Our passage opens when Samuel is about thirteen years of age according to ancient Jewish tradition, as recorded by Josephus in his Antiquities. This is the age when Jewish boys were considered sufficiently mature to become “sons of the law”, that is to become personally responsible for their adherence to the requirements of the covenant. If correct this tradition indicates that Eli’s task in raising Samuel is now over.  The temple at Shiloh where they lived and worked would probably have been like other Canaanite and Israelite temples of this period. It would have consisted of a large room, with a niche for the Ark of the Covenant on the western wall, and a door in the eastern wall leading out into a courtyard where the altar of sacrifice was located.  Small rooms around this courtyard would have provided accommodation for the priests. On this night Eli is lying in his own room while his young protégé is in the actual sanctuary in the presence of the Ark of the Covenant.  No explanation is given for Samuel’s unusual sleeping quarters.  In ancient times devotees would spend a night in a sanctuary in the hope of receiving a revelation from the deity whose temple it was. Even today there are Moslems who believe that God speaks in visions to those who sleep in a sanctuary. So perhaps this is a rite of passage for young Samuel, but if so he seems unaware of the possibility of God speaking to him.  Not surprising, perhaps, at a time when “the word of the LORD was rare… visions were not widespread”.  The reference to the lamp of God having not gone out probably indicates that the time of Samuel’s encounter with God was towards dawn, but it may also symbolically indicate Israel’s spiritual condition.  In the Jewish arrangement of the Biblical texts, the book of 1 Samuel immediately follows that of Judges, with no Ruth in between. Judges ends with the statement, “In those days there was no king in Israel; every man did what was right in his own eyes.”[1] Israel is like a lamp about to run out of oil but its light hasn’t yet been completely extinguished.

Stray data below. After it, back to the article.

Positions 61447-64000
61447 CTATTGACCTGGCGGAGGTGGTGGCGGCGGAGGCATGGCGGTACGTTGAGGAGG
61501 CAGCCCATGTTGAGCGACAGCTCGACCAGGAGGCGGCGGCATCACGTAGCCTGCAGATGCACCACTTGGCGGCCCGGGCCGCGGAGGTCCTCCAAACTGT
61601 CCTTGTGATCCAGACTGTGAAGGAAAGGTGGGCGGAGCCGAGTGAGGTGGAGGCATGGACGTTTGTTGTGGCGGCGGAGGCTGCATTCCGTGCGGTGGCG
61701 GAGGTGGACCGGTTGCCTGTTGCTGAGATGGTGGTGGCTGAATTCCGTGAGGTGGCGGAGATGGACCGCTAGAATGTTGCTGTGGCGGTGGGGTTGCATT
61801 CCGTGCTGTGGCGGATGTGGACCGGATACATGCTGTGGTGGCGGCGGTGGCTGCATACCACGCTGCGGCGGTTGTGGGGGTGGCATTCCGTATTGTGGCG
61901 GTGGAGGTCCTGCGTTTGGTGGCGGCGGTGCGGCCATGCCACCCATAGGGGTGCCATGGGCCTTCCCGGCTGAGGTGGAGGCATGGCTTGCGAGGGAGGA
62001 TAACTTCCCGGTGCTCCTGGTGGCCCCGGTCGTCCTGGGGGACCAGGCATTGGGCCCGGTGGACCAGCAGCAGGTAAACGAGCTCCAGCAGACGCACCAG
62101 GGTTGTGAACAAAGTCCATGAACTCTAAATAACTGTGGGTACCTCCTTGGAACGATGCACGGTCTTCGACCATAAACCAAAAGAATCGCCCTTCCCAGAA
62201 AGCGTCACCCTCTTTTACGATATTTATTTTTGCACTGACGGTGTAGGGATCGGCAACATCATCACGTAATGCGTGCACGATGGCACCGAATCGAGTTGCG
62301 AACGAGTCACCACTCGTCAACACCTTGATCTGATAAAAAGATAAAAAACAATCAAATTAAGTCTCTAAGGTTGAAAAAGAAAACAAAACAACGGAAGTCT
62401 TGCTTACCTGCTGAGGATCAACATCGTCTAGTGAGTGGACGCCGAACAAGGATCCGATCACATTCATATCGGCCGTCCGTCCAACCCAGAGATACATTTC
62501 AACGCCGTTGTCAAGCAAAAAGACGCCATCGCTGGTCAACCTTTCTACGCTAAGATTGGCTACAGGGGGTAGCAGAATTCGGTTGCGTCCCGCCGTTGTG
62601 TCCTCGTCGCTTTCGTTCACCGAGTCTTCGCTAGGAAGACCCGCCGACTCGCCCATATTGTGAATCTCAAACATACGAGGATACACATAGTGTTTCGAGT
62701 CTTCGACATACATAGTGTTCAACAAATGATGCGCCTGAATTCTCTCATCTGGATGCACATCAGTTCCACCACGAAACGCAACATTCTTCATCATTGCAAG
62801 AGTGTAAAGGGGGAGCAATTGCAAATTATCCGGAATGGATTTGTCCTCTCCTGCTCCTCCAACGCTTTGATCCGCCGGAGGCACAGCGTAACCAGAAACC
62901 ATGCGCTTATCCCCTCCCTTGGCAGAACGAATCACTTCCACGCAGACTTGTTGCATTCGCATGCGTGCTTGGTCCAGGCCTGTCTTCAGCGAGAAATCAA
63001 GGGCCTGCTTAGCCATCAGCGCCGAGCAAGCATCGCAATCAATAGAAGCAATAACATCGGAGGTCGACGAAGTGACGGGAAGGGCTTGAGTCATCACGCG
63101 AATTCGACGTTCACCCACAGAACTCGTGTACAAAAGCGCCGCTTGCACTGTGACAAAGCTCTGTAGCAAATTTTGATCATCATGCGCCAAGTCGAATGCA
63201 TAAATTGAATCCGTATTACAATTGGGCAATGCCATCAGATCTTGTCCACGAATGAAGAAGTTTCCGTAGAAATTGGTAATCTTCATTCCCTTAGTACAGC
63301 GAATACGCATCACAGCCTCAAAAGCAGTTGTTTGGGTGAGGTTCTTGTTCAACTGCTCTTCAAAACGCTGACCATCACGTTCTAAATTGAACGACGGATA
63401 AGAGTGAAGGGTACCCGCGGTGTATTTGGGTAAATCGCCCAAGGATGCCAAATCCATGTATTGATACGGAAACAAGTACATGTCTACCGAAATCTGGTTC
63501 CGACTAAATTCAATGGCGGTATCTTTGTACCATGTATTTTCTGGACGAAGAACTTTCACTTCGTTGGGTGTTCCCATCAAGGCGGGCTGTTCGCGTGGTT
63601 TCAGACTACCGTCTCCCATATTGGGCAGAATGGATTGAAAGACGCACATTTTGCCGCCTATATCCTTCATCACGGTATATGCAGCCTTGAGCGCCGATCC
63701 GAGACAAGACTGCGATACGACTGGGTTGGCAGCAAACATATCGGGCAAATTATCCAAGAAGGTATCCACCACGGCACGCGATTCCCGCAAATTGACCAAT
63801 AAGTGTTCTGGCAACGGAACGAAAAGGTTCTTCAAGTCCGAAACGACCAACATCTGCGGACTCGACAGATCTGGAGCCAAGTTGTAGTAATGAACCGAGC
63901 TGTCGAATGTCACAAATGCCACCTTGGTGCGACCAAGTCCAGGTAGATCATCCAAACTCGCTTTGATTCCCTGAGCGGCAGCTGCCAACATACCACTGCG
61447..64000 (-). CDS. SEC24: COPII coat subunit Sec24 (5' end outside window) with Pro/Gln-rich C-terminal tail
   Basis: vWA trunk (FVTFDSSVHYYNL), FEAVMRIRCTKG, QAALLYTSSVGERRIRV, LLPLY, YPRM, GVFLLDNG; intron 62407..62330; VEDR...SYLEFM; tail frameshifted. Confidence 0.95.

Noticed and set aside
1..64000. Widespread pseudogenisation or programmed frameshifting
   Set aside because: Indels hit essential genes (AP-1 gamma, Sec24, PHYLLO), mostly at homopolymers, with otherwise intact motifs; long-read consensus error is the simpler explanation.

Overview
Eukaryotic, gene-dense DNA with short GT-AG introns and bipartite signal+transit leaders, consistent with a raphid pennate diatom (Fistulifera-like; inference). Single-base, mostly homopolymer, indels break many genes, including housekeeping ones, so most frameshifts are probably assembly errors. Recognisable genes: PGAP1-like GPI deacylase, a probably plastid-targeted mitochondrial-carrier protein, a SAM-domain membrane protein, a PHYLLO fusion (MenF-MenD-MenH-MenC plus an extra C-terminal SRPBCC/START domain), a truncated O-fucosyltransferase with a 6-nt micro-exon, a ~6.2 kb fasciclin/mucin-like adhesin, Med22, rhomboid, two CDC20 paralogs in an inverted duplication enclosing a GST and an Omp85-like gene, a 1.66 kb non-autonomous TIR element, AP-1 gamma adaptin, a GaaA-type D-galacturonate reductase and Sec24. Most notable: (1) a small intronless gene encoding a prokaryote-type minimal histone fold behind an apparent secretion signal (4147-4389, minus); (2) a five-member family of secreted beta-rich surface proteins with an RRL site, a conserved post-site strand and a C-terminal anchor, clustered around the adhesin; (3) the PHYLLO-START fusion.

There follows the comic episode of Samuel repeatedly hearing his name called and, thinking each time that the now nearly blind Eli required his assistance, running to the old priest and saying, “Here I am, for you called me,” only to be told he was mistaken and sent back to bed.  This story demonstrates the depth of the youth’s devotion to the elderly priest and the strength of Eli’s fatherly affection for the boy he calls “my son”.  Neither remonstrates with the other for what each must have thought was thoroughly thoughtless and perhaps even irrational behaviour.  Finally, Eli realises that God is attempting to communicate with Samuel and instructs the boy in how to respond. Samuel is to say, “Speak, LORD, for your servant is listening.”  In Hebrew to be willing to listen means to be willing to obey.